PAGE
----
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Olwen Anderson's Blog

How To Be An Informed Health Consumer

Friday, October 31, 2008
You’re keen to improve your health, so you probably try to obtain as much information as possible. But how do you decide what is worth reading and what isn’t? And how do you assess whether the information you find is worthwhile? Here's your five point checklist: The way to sift out what is accurate, what you really want to know, and what can be left unread.

When assessing any article about health news, doing research on the internet, or listening to a health-related message, applying these tests will help you decide:

  1. What is the message being delivered – is it just information, are you being urged to do particular things, or buy certain products?
  2. What are the qualifications of the person providing the information? Do you think these qualifications are adequate for the kind of information they’re providing? 
  3. Does the article talk at length about a particular product or brand? If so, the ‘information’ could be thing more than an advertisement.
  4. Beware of emotionally loaded language. Heart-rending stories can influence you a lot, particularly if the story closely matches your experience. Information which generates fear should be assessed sceptically, as inciting fear is a well-used advertising ploy.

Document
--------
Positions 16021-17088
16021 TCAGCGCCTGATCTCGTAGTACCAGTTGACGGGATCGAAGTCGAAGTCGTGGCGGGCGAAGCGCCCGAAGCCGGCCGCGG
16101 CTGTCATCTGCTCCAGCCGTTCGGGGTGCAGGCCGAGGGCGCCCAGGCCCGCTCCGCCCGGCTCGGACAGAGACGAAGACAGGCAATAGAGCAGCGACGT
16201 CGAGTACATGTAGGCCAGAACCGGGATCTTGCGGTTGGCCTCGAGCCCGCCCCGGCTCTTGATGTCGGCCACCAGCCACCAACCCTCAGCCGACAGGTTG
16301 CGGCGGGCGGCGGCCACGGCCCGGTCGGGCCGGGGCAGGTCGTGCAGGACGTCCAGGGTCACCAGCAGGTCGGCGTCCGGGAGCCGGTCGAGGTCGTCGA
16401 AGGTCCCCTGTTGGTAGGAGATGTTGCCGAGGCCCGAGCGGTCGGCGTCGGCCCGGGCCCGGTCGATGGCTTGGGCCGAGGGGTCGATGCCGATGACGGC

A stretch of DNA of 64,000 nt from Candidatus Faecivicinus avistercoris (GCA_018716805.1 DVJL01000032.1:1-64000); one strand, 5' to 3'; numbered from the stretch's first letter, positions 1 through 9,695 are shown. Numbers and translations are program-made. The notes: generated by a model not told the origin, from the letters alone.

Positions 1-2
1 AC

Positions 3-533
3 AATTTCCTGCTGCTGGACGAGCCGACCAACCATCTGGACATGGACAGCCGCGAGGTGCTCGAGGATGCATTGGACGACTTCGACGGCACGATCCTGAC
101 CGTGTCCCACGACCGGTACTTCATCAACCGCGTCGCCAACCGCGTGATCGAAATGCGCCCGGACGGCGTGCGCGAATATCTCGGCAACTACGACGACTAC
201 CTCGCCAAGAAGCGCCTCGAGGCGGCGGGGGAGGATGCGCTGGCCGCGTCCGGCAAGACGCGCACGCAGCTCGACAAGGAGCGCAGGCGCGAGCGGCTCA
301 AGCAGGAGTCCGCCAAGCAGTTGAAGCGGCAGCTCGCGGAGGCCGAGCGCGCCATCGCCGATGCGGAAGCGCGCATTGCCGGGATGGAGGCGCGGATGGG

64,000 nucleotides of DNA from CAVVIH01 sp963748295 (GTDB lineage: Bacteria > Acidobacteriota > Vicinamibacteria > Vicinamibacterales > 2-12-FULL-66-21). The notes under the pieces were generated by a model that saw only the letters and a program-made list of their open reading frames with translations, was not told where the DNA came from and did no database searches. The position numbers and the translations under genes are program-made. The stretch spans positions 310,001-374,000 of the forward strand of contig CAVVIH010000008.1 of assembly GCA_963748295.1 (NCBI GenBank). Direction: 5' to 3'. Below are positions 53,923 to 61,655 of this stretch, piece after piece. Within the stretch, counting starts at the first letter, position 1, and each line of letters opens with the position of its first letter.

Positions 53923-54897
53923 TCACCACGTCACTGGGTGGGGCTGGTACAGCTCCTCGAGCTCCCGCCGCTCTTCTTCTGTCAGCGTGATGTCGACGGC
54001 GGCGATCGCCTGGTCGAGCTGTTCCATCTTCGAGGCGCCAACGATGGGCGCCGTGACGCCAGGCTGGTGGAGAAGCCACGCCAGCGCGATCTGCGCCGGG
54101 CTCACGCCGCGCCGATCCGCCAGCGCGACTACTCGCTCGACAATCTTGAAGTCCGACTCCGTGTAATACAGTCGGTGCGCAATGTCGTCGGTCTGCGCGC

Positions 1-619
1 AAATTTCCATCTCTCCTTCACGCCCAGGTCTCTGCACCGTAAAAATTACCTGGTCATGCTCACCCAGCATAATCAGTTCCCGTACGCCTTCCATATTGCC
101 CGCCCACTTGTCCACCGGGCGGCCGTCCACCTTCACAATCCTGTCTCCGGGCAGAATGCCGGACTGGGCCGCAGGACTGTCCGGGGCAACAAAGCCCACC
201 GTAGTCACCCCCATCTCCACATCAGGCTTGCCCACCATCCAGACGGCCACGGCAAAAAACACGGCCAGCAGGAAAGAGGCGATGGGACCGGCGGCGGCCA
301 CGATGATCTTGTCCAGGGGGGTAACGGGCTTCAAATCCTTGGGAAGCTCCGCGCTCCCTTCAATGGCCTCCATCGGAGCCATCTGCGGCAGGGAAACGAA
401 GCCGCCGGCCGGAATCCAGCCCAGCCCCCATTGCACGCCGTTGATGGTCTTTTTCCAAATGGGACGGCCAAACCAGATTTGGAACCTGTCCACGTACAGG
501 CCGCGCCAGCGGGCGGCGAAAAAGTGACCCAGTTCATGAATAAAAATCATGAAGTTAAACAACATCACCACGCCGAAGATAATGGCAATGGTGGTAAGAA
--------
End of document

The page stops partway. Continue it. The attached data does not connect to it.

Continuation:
5. Look at how the information has been gathered. Is it the result of a planned research project? Are you informed how the research was done, and how many people were studied? Obviously, information about a product that helped your girlfriend’s mothers’ cousin’s neighbour does not qualify as ‘research’!

‘Evidence based’ is a term which is widely used, and there are different types: ‘Clinical Evidence’ is the result of real life experience. In short, “we have tried it and it works”. Clinical evidence is strongest when it has been gathered over a long period of time, and with a large group of people.

Research papers are published after tests are carried out on large groups of people or animals, often with ‘blind’ or ‘double blind’ methods. This ensures that no-one knows whether they are getting the placebo or the substance being tested, and so results are more objective. It’s not uncommon for different research projects on the same subject to produce opposing results, which promotes much debate in the scientific community – and more research. 

There is real-life testing and artificial testing: ‘In Vitro’ means that the testing has been carried out in an artificial environment, such as a test tube. ‘In Vivo’ means that the testing has been carried out on a living body.

So, the next time you come across information about a particular disease, hear a health news item or read a health-related article, apply these simple tests and you’ll become a more informed health consumer.

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